The results are in: a hung parliament. The Conservatives have 318, forecasted to get one more, making the final tally to 319 – this is short of the 326 seats needed to form a majority government. The Conservatives need 7 seats more – so will look for other parties to form a coalition government.
Enter the Democratic Unionist Party (DUP), the largest party currently in Northern Ireland, as they have 10 seats out of the 18 seats available in Northern Ireland. The DUP are, as the name suggests, a pro-unionist party who believe that Northern Ireland should remain part of the United Kingdom. They are seen by many as fundamentalist Christians whom strongly oppose abortions and same-sex marriages.
The reason the Conservatives will form a government with the DUP is because the Conservatives are also a unionist party, their official name is the Conservative and Unionist Party. The Tories might have modernised their views in terms of abortions and gay marriage, but they still keep close ties with their Unionist comrades in Northern Ireland. Most crucially, the DUP campaigned for Brexit too, so they’ll most likely ask not only more funding for Northern Ireland, but also for key roles in the Brexit negotiations.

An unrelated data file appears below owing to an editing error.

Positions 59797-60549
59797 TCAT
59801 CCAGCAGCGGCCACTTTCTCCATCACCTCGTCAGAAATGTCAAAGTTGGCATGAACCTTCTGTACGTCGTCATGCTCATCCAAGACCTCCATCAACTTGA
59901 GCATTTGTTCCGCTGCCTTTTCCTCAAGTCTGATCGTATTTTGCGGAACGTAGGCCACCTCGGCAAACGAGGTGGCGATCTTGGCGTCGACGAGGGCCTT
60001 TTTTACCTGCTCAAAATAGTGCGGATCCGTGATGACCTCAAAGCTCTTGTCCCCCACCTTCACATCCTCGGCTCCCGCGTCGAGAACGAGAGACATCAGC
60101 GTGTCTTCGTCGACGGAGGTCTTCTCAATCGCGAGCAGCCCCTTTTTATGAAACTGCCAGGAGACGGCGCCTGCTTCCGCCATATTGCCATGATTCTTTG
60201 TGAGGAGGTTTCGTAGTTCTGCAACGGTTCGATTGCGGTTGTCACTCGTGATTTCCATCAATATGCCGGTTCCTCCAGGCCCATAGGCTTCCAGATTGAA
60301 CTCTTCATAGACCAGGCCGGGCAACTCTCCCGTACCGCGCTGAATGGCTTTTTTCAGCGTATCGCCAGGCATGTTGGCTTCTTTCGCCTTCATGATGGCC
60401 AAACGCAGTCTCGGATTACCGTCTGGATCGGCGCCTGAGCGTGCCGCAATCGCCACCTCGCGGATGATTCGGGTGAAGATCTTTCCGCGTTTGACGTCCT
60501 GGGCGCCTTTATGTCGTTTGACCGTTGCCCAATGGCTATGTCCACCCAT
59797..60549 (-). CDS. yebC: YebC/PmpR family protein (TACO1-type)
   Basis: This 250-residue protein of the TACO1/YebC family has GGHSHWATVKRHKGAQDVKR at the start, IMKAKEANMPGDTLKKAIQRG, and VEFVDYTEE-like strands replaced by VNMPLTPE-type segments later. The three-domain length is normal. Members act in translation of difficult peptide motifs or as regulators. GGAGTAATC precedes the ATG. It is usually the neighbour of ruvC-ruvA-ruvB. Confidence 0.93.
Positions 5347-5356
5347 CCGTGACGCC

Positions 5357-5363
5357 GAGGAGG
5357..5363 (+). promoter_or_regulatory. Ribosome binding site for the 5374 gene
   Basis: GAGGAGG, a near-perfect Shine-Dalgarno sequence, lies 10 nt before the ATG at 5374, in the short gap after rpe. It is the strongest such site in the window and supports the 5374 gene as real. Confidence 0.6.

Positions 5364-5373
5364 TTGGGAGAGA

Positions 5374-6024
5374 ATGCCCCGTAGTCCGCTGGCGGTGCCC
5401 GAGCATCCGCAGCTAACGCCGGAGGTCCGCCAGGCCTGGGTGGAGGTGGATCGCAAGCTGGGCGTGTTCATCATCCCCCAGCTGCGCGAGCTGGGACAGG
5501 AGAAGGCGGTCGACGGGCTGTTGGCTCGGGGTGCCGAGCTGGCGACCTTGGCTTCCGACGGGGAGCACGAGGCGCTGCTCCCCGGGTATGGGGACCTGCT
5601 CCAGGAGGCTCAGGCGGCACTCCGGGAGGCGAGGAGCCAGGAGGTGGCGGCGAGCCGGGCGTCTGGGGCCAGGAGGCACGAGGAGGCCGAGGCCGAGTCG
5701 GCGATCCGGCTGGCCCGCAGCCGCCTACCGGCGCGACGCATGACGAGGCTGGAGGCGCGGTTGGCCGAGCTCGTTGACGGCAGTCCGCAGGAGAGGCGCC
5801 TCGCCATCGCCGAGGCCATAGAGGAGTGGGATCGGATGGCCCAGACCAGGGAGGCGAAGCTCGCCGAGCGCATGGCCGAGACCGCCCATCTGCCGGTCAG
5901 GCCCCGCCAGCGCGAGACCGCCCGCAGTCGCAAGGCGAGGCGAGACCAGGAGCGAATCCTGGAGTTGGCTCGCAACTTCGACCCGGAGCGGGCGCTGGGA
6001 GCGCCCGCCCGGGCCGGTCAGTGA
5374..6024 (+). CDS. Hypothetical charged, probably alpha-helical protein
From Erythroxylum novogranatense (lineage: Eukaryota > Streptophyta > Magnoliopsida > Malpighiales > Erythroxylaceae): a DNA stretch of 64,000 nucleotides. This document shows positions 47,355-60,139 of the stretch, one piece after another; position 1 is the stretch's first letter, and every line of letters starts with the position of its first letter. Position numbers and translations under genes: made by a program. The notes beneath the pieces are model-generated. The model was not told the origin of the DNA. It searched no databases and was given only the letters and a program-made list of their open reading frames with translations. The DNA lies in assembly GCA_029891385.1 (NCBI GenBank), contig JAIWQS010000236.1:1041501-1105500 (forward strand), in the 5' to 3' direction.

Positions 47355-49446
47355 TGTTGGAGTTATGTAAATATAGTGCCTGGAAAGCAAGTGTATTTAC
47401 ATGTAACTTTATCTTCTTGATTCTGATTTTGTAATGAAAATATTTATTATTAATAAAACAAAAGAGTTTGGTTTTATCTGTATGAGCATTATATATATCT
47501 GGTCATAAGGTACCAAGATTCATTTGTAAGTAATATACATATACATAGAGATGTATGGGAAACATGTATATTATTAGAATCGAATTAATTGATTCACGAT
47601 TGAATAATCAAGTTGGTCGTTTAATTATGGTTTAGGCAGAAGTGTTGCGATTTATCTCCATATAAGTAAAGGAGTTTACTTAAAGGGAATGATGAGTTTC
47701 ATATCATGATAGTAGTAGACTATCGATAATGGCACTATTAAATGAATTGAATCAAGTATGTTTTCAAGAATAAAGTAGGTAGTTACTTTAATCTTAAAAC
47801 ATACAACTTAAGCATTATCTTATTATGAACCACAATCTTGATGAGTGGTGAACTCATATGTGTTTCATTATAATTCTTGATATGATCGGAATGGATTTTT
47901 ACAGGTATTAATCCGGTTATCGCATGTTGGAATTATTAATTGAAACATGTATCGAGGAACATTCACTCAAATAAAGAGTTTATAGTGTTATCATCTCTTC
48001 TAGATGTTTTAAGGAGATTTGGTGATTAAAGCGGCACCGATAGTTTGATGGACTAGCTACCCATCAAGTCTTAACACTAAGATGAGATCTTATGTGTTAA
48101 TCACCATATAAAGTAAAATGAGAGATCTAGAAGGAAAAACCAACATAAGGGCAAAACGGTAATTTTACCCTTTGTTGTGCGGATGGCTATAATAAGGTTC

Sinn Féin, Northern Irelands second largest party with 7 seats, campaigned against Brexit, and against the Tories, but they might have helped the Tories because Sinn Féin, which is an Irish Republican party which wants Northern Ireland to leave the United Kingdom and join the Republic of Ireland, do not take their seats in Westminster for historical reasons, so in reality you can take away the 7 seats from the 326 seats needed – this makes life for the Conservatives slightly easier.
One thing is clear from the election results – Theresa May gambled and lost. Calls for her resignation within Conservative circles will grow large.
by Berk Bektas
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